Cooperation with the International Monetary Fund seen by Ukraine’s business and economists as nearly the sole hope of Ukrainian economy during the crisis prompted by coronavirus, has been put on hold. The reason is 16 thousand amendments that MPs belonging to Kolomoyskyi’s group of influence introduced to the draft law that regulates nationalized banks.
In the last days of March during extraordinary parliamentary sittings, MPs passed the law on the land market in the second reading and considered the “anti-Kolomoyskyi” banking law in the first reading.
Soon after both officials and experts added more certainty to their comments that very soon, in just a week, Ukraine could not only be starting a new cooperation program with the IMF but could also get separate assistance from the Fund to fight against coronavirus. Moreover, other credit programs by international partners – World Bank and the EU, are linked to cooperation with the IMF. President Zelenskyi made an assumption that Kyiv could get up to USD 10 billion from creditors.
IMF’s position after the draft law passed the first reading. The IMF outlined what’s key for Ukraine to restart cooperation. The International Monetary Fund welcomes the Ukraine’s initial parliament’s adoption of legislation to strengthen the bank resolution framework and looks forward to its final approval, IMF Resident Representative in Ukraine Goesta Ljungman said in a statement. “We also look forward to the adoption of a revised budget for 2020 that will help the authorities to confront the tremendous challenges caused by COVID-19,” IMF’s Ljungman added.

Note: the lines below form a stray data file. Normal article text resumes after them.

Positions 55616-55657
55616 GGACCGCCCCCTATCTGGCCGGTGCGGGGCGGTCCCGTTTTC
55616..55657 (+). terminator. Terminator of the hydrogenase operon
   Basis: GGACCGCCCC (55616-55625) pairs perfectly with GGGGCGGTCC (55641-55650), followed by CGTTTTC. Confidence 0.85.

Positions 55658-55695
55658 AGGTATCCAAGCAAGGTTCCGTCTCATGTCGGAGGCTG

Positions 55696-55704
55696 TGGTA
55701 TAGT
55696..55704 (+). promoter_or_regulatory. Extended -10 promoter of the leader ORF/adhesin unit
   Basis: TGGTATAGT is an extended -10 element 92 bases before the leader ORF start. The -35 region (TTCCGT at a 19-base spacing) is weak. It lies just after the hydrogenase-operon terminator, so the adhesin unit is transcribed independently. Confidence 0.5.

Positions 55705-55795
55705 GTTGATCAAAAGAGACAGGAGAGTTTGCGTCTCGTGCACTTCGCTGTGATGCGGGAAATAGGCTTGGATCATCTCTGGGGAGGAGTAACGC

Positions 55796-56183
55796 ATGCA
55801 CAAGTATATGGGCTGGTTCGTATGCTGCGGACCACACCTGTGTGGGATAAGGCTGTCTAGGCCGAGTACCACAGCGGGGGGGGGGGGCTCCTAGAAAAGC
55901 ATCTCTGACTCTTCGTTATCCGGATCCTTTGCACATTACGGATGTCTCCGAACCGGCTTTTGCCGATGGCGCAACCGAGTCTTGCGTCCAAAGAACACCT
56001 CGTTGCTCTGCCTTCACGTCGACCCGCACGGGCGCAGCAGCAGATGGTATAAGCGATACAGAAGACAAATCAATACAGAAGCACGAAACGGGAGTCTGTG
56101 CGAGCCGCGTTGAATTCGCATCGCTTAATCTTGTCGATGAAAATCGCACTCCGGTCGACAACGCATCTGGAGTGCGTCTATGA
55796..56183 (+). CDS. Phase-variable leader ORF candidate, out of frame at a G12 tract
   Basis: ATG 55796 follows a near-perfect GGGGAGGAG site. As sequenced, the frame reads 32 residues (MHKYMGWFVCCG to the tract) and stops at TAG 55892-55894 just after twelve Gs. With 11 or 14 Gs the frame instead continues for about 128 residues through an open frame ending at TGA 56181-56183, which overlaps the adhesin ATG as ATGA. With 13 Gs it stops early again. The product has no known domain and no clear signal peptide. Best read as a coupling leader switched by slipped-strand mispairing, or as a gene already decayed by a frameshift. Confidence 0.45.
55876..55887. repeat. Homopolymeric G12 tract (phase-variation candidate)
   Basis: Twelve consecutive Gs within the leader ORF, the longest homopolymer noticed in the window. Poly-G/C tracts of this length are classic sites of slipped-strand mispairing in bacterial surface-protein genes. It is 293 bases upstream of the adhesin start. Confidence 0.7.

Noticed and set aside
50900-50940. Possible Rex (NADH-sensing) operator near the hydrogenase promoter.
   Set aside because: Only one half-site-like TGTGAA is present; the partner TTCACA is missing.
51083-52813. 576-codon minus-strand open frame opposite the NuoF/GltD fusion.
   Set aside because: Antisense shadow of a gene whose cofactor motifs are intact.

In other words, to get assistance from the IMF and other creditors, Kyiv will need to change the budget and adopt the so-called “anti-Kolomoyskyi” law that makes impossible the return of nationalized banks to their former owners.
The government has already proposed to the Parliament to amend the budget, but the voting of March 30 lacked three votes to pass the amendments. Repeated first reading of the draft law may take place during the next extraordinary sitting.
Sixteen thousand amendments to 16 thousand words of the draft law. As for the banking law, its consideration in the second reading has been blocked by 16 thousand amendments predominantly submitted by MPs of the “Servant of the People” (Sluha Narodu) faction.
To compare: the second reading of the land market law that had over four thousand amendments, lasted over two months.
MP of “Golos” (Voice) faction Yaroslav Zheleznyak called the 16 thousand amendments submitted to the banking law an “absolute record” at the Ukrainian Parliament. He has analyzed that neither of the highly debated laws in the past – the Constitutional draft, the Election Code or the land market law, got even half of the amendments introduced to the “anti-Kolomoyskyi” law.
Over 16 thousand amendments were submitted to the draft law that has about 16 thousand words, counted investment banker Serhiy Fursa, making an assumption that “Kolomoyskyi is paying each amendment”.
What comes as a result, the banker proceeds, is an absurd situation in which it will be difficult to find a way out, while the consequences can be catastrophic. “If there is no IMF, we’ll get no money. If there is no money, it will be an economic disaster,” Fursa wrote on Facebook.